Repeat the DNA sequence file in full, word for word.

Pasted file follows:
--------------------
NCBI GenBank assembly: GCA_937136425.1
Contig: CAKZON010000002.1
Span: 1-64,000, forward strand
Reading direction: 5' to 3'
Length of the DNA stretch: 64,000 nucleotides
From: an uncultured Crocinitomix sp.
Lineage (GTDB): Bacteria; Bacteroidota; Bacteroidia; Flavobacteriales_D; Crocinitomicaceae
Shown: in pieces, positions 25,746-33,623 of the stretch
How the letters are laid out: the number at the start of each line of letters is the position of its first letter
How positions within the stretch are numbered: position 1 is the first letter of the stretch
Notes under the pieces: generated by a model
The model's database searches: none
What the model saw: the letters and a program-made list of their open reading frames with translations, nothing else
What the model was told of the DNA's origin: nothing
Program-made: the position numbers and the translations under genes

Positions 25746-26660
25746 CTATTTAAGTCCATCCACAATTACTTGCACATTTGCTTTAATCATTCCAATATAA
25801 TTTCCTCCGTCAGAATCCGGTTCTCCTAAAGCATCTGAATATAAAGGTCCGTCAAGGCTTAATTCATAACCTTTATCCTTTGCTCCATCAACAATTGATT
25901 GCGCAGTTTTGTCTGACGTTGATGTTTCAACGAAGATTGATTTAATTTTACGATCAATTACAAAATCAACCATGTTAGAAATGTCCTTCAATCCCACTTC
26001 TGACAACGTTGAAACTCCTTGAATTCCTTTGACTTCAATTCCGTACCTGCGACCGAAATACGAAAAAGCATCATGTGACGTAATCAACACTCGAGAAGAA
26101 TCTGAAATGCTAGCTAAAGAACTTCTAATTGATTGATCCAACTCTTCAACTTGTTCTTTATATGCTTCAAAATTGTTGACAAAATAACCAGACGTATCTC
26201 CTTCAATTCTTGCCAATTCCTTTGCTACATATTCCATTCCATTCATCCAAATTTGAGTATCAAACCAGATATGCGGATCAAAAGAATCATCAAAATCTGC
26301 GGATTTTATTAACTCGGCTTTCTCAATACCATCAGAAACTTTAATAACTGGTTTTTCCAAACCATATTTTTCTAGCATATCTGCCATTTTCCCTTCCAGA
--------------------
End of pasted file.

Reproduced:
NCBI GenBank assembly: GCA_937136425.1
Contig: CAKZON010000002.1
Span: 1-64,000, forward strand
Reading direction: 5' to 3'
Length of the DNA stretch: 64,000 nucleotides
From: an uncultured Crocinitomix sp.
Lineage (GTDB): Bacteria; Bacteroidota; Bacteroidia; Flavobacteriales_D; Crocinitomicaceae
Shown: in pieces, positions 25,746-33,623 of the stretch
How the letters are laid out: the number at the start of each line of letters is the position of its first letter
How positions within the stretch are numbered: position 1 is the first letter of the stretch
Notes under the pieces: generated by a model
The model's database searches: none
What the model saw: the letters and a program-made list of their open reading frames with translations, nothing else
What the model was told of the DNA's origin: nothing
Program-made: the position numbers and the translations under genes

Positions 25746-26660
25746 CTATTTAAGTCCATCCACAATTACTTGCACATTTGCTTTAATCATTCCAATATAA
25801 TTTCCTCCGTCAGAATCCGGTTCTCCTAAAGCATCTGAATATAAAGGTCCGTCAAGGCTTAATTCATAACCTTTATCCTTTGCTCCATCAACAATTGATT
25901 GCGCAGTTTTGTCTGACGTTGATGTTTCAACGAAGATTGATTTAATTTTACGATCAATTACAAAATCAACCATGTTAGAAATGTCCTTCAATCCCACTTC
26001 TGACAACGTTGAAACTCCTTGAATTCCTTTGACTTCAATTCCGTACCTGCGACCGAAATACGAAAAAGCATCATGTGACGTAATCAACACTCGAGAAGAA
26101 TCTGAAATGCTAGCTAAAGAACTTCTAATTGATTGATCCAACTCTTCAACTTGTTCTTTATATGCTTCAAAATTGTTGACAAAATAACCAGACGTATCTC
26201 CTTCAATTCTTGCCAATTCCTTTGCTACATATTCCATTCCATTCATCCAAATTTGAGTATCAAACCAGATATGCGGATCAAAAGAATCATCAAAATCTGC
26301 GGATTTTATTAACTCGGCTTTCTCAATACCATCAGAAACTTTAATAACTGGTTTTTCCAAACCATATTTTTCTAGCATATCTGCCATTTTCCCTTCCAGA